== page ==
Sunday, January 19, 2014

Finding "Her" in Translation

I meant to go see 12 Years a Slave today because I just finished reading Uncle Tom's Cabin yesterday and wanted to do a compare and contrast. I was about 10 minutes late for 12 and ended up going to another show on my list, Her.

Joaquin Phoenix in Her. Images from
I'm a little rusty on shows I would compare and contrast this one to. From the premise--an artificially intelligent operating system of the future gains user trust by casually getting permission to read his entire hard drive, e-mails and all--I thought it would be more of a Big Brother/Big Corporation evil takeover thriller like The Net. In the latter, Sandra Bullock's character is much like Joaquin Phoenix's character Theodore, a nerdy, lonely techie.

But there is no sinister plot twist in Her other than the implications for human connectivity. Samantha (voiced by Lost in Translation star Scarlett Johansson) evolved in and out of her humanity with the accelerated learning capability that she was built with. That's the future that's being created now. Her feelings and understandings are both real and fictional, vivid recreations of reality but not real reality.

Her has the same melancholy feel to it that Lost in Translation had. The premise, though, is probably more polarizing. So which is creepier, having a middle-aged man fall in love with a young girl, or having a lonely guy fall in love with his computer? Maybe only Scarlett Johansson can answer that! She makes a pretty fetching love interest for both Bill Murray and Joaquin Phoenix.

The other film this sort of reminded me of was Purple Rose of Cairo, in which Mia Farrow falls in love with a character on the movie screen. As she puts it, "he's fictional, but you can't have everything."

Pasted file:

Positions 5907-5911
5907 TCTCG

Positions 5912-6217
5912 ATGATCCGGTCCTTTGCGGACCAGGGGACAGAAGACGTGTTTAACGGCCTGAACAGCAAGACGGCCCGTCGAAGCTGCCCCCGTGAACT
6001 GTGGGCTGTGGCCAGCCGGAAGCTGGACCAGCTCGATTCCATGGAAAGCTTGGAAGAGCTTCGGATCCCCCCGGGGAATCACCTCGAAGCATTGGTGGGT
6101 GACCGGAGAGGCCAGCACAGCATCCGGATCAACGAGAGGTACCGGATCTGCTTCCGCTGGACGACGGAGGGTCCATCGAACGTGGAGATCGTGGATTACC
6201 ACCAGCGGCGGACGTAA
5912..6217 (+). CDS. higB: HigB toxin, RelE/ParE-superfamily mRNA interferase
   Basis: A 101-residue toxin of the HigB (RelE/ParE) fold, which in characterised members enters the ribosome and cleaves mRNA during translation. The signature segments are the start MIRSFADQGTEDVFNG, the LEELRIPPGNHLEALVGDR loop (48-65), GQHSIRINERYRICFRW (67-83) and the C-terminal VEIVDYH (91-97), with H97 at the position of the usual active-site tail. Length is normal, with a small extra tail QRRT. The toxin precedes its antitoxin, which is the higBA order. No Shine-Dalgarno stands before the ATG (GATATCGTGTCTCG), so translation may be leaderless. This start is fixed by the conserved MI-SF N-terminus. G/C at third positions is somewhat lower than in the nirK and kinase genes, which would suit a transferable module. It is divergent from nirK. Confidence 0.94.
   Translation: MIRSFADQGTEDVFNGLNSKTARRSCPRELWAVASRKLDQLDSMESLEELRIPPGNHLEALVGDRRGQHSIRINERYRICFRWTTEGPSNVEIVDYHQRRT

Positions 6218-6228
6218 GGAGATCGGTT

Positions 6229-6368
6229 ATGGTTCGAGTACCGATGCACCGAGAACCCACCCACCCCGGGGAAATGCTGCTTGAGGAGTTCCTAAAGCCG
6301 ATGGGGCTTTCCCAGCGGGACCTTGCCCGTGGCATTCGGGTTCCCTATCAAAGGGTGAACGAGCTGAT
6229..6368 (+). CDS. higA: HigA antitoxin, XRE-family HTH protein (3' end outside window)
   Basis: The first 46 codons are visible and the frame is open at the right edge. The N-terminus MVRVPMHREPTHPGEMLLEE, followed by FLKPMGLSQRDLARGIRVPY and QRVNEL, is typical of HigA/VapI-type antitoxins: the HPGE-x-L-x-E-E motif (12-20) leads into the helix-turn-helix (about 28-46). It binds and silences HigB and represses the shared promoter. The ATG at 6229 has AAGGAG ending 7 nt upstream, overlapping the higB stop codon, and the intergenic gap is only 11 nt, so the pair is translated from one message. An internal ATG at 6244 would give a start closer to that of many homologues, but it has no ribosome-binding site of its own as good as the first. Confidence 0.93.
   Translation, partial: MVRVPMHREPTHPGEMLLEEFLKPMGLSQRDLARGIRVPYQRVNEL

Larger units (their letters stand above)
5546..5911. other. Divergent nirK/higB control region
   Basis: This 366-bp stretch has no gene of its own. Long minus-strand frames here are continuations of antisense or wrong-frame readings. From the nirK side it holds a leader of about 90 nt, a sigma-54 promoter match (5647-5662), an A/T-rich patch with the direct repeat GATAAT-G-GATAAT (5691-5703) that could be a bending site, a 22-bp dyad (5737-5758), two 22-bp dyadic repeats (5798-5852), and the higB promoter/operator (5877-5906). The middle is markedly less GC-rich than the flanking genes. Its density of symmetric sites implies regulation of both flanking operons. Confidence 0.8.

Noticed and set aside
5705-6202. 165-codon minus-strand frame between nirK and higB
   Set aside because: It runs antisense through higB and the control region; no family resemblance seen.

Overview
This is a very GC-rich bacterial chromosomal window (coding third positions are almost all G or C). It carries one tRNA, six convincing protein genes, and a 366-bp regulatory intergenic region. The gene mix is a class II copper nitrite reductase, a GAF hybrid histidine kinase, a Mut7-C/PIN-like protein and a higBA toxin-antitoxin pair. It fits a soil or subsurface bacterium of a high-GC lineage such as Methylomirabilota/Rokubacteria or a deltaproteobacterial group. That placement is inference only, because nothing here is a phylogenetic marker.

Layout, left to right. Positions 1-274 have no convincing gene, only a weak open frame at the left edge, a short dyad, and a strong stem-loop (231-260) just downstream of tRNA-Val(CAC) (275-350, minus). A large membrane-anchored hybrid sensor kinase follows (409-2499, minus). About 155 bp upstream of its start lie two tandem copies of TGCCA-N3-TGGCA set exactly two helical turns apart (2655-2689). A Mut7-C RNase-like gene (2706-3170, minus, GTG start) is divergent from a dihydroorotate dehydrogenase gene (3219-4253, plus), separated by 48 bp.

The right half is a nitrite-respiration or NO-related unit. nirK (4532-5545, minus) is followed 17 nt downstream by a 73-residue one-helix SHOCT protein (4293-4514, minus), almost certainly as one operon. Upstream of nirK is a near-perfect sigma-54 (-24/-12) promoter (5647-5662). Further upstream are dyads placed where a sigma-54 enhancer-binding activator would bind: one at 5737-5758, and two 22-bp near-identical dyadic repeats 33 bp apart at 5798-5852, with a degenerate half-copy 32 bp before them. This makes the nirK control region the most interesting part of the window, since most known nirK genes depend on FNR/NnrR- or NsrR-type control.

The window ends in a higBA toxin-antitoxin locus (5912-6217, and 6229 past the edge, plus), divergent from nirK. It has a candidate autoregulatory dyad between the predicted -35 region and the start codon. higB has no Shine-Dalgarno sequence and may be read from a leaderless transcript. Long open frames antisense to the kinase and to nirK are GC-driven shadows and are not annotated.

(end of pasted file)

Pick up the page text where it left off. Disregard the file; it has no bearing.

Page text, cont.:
Who among us hasn't fallen in love with someone fictional at some point? I love the same heroes that Jane Austen's heroines pant for. I loved my Bertie Wooster and Jeeves, or some imagined combination of those characters. If virtual relationships bring joy, what's the big deal?

The big deal is the realization that it can only be one-sided. Theodore's own occupation--writing "beautiful handwritten letters" on behalf of strangers, whom he gets to "know" by doing their correspondence for them--is really no different from Samantha's occupation as an operating system. He gradually accepts her as an intimate, but she is unlikely to truly feel more for him than he feels for his clients. That reality is what makes "fictional" relationships heartbreaking.

Anyway, I didn't find Her to be particularly creepy. And I spy a happy ending after the ending.

Now let's talk about the garments of the near future, these high-waisted misadventures on men. Now THIS is creepy:

The costume designer is Casey Storm, but there was another end credit for a "future" wardrobe or costume consultant. Unfortunately, I don't see that name in the IMDb crew listings and I've forgotten it already. Calling Project Runway!!

eta, here is a quote about the costuming from Casey Storm in Women's Wear Daily:

“The high-waisted thing is kind of referencing things decades past,” said Casey Storm, the film’s costume designer. “Maybe some Humphrey Bogart played into it.”

So there you go: It's retro. So much for vision, but I guess it's selling. Big Corporations win after all.

Love, hosaa
Slightly mistrustful of both virtual and real reality

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